We were parked at gate 111 in C-2. I wanted to walk over to gate 70 in C-1 and catch the bus to the A terminal. That would have cost me my career. It was 2:47 pm and I had no other choice than to start walking the opposite direction towards the health clinic in C-3.
Sweaty and a little winded, I cringed when I opened the door. The waiting room was full of flight attendants.
The woman at the reception desk processed my paperwork and time stamped my arrival: 2:53 pm.
“Is it going to be awhile?” I asked.
“No… head right on back.” Everyone else in the waiting room was there for a different reason.
The nurse conducting the test wanted me out of there as bad as I wanted to leave. I was her last
annoyed pilot about to miss a flight home that would never f&*!-up his career by using drugs and should be allowed to simply sign a statement stating that fact patient of the day.
She unwrapped a sterile tube and pushed it onto the machine. I blew the all important .000.
I removed everything from my pockets, washed my hands and picked out a sealed drug test kit.
She directed me into the restroom with the toilet filled with blue water and reminded me not to flush.
Barely enough of the water worked its way through my system to provide an adequate sample to prove I don’t take drugs. The nurse split the samples, sealed them and I initialed both. She handed me the final paperwork and I took off running.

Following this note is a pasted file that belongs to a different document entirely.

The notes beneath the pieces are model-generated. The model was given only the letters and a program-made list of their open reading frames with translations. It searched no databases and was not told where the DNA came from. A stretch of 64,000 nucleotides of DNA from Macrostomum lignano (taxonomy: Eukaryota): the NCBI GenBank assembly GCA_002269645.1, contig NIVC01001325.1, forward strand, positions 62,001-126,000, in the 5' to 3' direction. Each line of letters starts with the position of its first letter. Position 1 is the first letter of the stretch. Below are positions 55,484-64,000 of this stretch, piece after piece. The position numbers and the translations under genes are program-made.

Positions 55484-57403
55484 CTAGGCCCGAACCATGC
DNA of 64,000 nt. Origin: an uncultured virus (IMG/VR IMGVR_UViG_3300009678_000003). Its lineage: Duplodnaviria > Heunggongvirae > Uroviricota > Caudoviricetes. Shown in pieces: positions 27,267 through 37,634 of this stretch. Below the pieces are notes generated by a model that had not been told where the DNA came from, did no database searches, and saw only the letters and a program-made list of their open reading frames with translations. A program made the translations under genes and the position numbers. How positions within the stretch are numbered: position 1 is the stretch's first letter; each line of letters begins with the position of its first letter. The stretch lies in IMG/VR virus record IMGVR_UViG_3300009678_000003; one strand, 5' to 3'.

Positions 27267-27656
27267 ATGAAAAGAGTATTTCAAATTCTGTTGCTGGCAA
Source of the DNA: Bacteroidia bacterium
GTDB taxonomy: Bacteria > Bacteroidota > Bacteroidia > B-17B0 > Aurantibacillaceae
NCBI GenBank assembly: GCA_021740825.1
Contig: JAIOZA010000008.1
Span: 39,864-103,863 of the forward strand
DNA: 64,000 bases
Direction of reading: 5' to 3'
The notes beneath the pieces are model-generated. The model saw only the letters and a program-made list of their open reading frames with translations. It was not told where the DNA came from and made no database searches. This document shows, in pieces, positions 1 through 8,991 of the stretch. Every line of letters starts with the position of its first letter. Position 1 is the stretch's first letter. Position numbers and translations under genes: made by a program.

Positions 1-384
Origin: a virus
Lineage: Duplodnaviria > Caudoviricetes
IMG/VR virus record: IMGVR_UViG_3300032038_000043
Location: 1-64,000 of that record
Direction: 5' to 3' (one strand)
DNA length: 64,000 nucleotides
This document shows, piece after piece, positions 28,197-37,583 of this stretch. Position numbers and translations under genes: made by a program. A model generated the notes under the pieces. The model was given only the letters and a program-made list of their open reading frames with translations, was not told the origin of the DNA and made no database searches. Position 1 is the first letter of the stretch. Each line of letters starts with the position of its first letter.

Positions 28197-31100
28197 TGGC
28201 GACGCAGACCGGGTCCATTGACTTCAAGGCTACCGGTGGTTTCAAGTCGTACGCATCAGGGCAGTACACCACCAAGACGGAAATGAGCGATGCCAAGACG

Outside security, I went back to C-2 to board the AirTrain. As I came up the escalator, the train was just pulling away. Three minutes later, another one arrived. It was full! I pushed my way on after someone exited one of the cars.
In the A terminal, I walked down the long corridor towards the Known Crewmember access point. As I walked, I starting hoping I did not get flagged for random security.
After breezing through the checkpoint, I walked up to the gate as about half the passengers were still waiting to board. It was 3:16 pm.
The agent gave me a window seat in the back of the EMB-145. I boarded, plopped down into the seat and smiled as I simultaneously let out a big sigh.
The rest of that bottle of water was suddenly ready to exit my bladder about thirty minutes later. We were on climb-out, in turbulence with the gentleman next to me sound asleep. I used every technique I know to “get my mind off it” before the captain turned off the seat belt sign.
In Nashville, I hit the ground running. I had plenty of time to make the band performance, but I knew rush hour traffic would slow me down.
In plain clothes, I walked into the auditorium at 6:40 pm central time and sat down next to my wife and youngest daughter. The band members were sitting on the stage, but had not started warming up.
When I looked up, my twelve year old was looking right at me. She excitingly motioned me to meet her by the stairs next to the stage. When I stood and walked down to her, she said, “I just wanted to give you a hug.”
I’m sure it won’t be long until she’s more worried about “what her friends think” than giving me a hug in public. Uninhibited sweetness will soon be replaced by teenage self-consciousness. So, in front all the other parents, I hugged her and thoroughly embraced the moment.
“You’re going to do great,” I said directly into her ear. “I love you.”
It was a long, challenging afternoon.
But, it ended in the best possible way.